First, remember to validate their concerns. Even if you personally don’t share the same intensity of concern as your child, it’s important to recognize and appreciate their perspective. Also, remember that according to mental health professionals who specialize in climate anxiety, a teen who worries about the future of our planet does not necessarily have a clinical anxiety disorder – though the two can overlap.

  2. Encourage them to get involved in activism.

    Mental health professionals say that getting involved in activist efforts can help a teen struggling with eco-anxiety. Activism is a productive way of reducing one’s anxiety. Teens gain a sense of “agency” when they can take practical steps to help solve the problem.

  3. Allow them to change their lifestyle in line with their values.

    Many teens have decided to do their part to help slow down the damaging effects predicted by climate change. For example, teens like Thunberg attempt to reduce their carbon-emissions footprint (e.g. by avoiding flying on planes). Teens are trying to limit their consumption of meat and other animal products. According to research, food production is responsible for a large part of worldwide greenhouse gas emissions, which contribute to global warming. Meat production is responsible for more than half of these emissions.

  4. Encourage them to join environmental clubs at school.

    Becoming friends with like-minded peers can help your teen feel a sense of community, and not feel so alone.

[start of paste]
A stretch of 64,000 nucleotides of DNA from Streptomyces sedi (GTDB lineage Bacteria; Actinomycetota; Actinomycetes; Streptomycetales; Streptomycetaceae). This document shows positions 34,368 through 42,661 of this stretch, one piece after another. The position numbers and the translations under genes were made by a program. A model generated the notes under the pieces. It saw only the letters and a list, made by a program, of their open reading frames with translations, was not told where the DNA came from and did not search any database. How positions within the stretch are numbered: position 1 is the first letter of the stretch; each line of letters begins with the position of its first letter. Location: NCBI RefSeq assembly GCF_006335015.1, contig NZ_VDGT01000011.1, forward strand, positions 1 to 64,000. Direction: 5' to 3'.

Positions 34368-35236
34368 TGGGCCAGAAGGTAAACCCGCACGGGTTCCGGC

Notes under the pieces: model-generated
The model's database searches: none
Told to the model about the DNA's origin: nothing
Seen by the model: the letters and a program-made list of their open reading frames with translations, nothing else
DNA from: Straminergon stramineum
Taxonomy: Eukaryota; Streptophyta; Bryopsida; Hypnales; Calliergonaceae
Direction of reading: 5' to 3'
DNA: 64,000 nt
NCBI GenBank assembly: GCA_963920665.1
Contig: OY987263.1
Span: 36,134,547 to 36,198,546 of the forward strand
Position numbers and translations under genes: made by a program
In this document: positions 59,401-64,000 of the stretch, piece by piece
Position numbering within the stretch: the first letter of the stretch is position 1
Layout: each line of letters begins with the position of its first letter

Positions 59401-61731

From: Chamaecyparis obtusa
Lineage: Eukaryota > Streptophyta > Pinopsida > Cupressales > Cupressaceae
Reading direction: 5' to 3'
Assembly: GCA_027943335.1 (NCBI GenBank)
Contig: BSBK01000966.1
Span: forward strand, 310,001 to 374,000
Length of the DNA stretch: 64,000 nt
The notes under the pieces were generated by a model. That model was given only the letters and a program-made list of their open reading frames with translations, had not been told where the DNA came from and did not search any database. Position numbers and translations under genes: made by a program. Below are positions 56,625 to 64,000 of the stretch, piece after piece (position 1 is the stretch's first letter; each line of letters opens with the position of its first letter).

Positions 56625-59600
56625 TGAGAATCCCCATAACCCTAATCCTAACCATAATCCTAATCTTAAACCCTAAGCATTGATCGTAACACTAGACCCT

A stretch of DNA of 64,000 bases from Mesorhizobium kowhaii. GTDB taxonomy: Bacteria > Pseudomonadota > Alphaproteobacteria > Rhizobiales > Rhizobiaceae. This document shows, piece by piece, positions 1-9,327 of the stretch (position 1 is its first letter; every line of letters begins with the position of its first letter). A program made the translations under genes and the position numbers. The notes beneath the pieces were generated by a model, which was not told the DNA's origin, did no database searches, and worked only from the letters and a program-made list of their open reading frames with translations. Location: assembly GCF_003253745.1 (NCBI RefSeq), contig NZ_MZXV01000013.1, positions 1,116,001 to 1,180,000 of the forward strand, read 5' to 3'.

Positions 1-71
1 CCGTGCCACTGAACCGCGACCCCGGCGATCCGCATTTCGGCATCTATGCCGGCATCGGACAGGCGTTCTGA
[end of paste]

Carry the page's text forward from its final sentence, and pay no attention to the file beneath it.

5. Tell them about climate change support groups.

    There are support groups for people who suffer from eco-anxiety. For example, The Good Grief Network is based on the 12-step AA program and aims to help people manage the psychological anxiety they feel when it comes to climate change.

Eco-anxiety vs. Clinical Anxiety

Eco-anxiety does not necessarily translate to a clinical anxiety disorder. However, it’s important to watch your teen carefully. You can ensure that, despite their worries about climate change, they still function normally on a day-to-day basis. If your teen cannot get of bed, stops eating properly, or cannot function at school because they’re too anxious or depressed about global warming, then it’s a problem. They may require mental health treatment at a teen treatment center.

If Your Teen has Clinical Anxiety or Depression

Eco-anxiety can overlap with, or exacerbate, a mental health issue like major depressive disorder or anxiety disorder. If your teen is struggling with depression, anxiety, or another behavioral or emotional problem, seek help right away. First, start out by taking them for an assessment by a licensed mental health professional. The mental health professional will confirm whether your adolescent requires professional treatment. Mental health treatment for teens can include outpatient therapy, an intensive outpatient program (IOP), a partial hospitalization program (PHP), or a residential treatment center (RTC), depending on the level of acuity.

At these teen treatment centers, your teen will learn how to find balance in their lives. Teens whose eco-anxiety is turning into dysfunction will learn how to view their concerns about the future in a healthy way. The job of a mental health therapist or teen treatment center would be to show your teen how to make climate change “part of [their] life and not all of [their] life”, according to Hickman.

Our Behavioral Health Content Team

We are an expert team of behavioral health professionals who are united in our commitment to adolescent recovery and well-being.